Dee and Raymond Smith tell their friends they go to church every Sunday.

"It's no lie,” she says with a grin. “We go to play bingo!"

The Smiths, who live in Rancho Sahuarita, aren't church members but they "religiously play bingo" Sunday evenings at Our Lady of the Valley Catholic Church in Green Valley.

Flashing her Lady Luck calf tattoo and wearing her lucky sequined visor, Dee gets down to business in the shadow of a huge Last Supper wall hanging.

This night, she would win $250, and the winnings are shared.

"We do everything together, including sharing our money," she says of Ray. "That makes a happy marriage."

They aren't alone. Hundreds of people across Green Valley and Sahuarita play a handful of venues every week, many of them regulars on a circuit that runs from an American Legion bar in Sahuarita to a parish hall in Green Valley.

The die-hards can drop a hundred bucks a night on cards. Everybody's out for a win.

If you're new to the game, brace yourself. Learning the culture is a must, and sometimes it comes at the price of ruffled feathers if you don't know the ropes.

First-time players at a bingo venue should be on their guard. Once you've settled into your seat don't be alarmed if you are tapped on the arm by a chagrined regular who has been sitting in that space every bingo night for years.

"It's just like in church," Elks Exalted Ruler Cheryl Ponzo says about the Elks' weekly games at the Green Valley Elks Lodge. "You don't sit in anyone's regular seat in the pew at Sunday Mass and you don't sit in a bingo player's sacred lucky spot. Believe me, I learned the hard way."

Yelling out "Bingo!" especially prematurely or if your numbers don't match the bingo caller's, is another way to invite icy stares and boos. Maybe even name-calling.

This is serious business. 

Get there early 

If it's Tuesday, die-hard bingo players are at the Elks Lodge, where the game has been an afternoon fundraiser for more than 20 years and players vie for a $1,000 prize.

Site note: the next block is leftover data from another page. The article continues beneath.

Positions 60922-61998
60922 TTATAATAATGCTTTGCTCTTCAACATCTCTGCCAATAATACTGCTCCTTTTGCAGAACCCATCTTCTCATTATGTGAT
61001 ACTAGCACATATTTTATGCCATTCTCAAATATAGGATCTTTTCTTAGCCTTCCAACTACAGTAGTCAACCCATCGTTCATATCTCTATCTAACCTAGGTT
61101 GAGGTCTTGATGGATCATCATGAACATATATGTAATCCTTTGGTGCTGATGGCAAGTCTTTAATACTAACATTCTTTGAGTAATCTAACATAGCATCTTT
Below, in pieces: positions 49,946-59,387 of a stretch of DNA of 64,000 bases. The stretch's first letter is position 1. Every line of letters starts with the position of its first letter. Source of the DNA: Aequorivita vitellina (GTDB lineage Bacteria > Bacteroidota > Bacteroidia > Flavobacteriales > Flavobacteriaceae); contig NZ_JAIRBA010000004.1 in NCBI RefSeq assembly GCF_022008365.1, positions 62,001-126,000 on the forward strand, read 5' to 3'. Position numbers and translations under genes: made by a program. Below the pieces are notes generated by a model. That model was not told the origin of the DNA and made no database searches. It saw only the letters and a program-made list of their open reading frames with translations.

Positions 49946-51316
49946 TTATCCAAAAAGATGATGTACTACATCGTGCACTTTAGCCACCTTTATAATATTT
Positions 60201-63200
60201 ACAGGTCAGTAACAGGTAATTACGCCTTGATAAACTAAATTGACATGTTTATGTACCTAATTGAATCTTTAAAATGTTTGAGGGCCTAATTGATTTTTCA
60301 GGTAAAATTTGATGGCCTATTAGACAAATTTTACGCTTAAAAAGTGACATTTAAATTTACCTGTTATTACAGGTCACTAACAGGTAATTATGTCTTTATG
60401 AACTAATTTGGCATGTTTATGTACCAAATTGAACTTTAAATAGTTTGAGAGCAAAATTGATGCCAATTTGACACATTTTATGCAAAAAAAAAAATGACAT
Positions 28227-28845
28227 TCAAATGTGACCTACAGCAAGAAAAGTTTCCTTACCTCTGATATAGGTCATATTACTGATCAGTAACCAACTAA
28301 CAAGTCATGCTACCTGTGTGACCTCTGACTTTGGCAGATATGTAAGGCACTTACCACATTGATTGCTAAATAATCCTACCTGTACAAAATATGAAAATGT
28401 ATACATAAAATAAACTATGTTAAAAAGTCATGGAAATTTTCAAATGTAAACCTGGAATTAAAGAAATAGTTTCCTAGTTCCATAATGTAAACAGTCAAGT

Elks bingo is open to the public and you'll always see many more women than men there.

"The earliest players start arriving at about 11:30 a.m. to get a good seat," says longtime bingo caller Joe Carlone, whose wife, Pam, is in charge of the games. "The play doesn't start until 1 p.m., but people come early and socialize. I'd say about 90 percent of these folks are regulars and I know a lot of them by name."

Michele and Bill Cummins are regulars. With a history of managing games for almost 10 years, they rarely miss a day unless they are on vacation.

"We've played bingo in every state including Alaska," says Bill, who is 75. "The real pro is Michele, though. She'll play four times this week and is incredibly lucky. Everyone knows her."

Michele, 72, doles out $50 to $100 at each bingo location.

"I may spend a little more if there are specials, but I really love it," she says. "I've met lots of friends and it's all just social to me."

Red is her lucky color — at least this month — so it's a red dauber she's using this month to mark her cards. She and Bill sit side by side at the same table in the same seats week after week.

"I know my bingo and I do win, not all the time, but a lot," she says."When I don't win, I'm happy that my friends do. But, of course, it would be nice if it was me instead." 

Lucky charms

Players filtering into the Elks Lodge and stop by to purchase bingo sheets from Pam, who also has daubers for sale, though most regulars come prepared. You can play for a dollar a card at most venues; some require a three-card package. Many people play far more.

Pam mentions that bingo players are “superstitious.”

"Seating them in the spot they demand is theirs has always been a problem," she says. "I try to put names at the places where the regulars want to sit, but I don't always get there in time and people do fuss if someone is in their seat. I think it's a combination of habit and superstition. Everyone has a lucky seat, although I don't care where I am when I play."

There's no missing the lucky charms that line the bingo tables. A parade of colorful trinkets arranged in patterns can be seen on almost every table. Some players choose to hide their lucky charms because, according to one player, "I don't want the person next to me winning on my good luck charm so I keep it in my purse."

Joe says the most difficult part of calling out numbers "is not screwing up."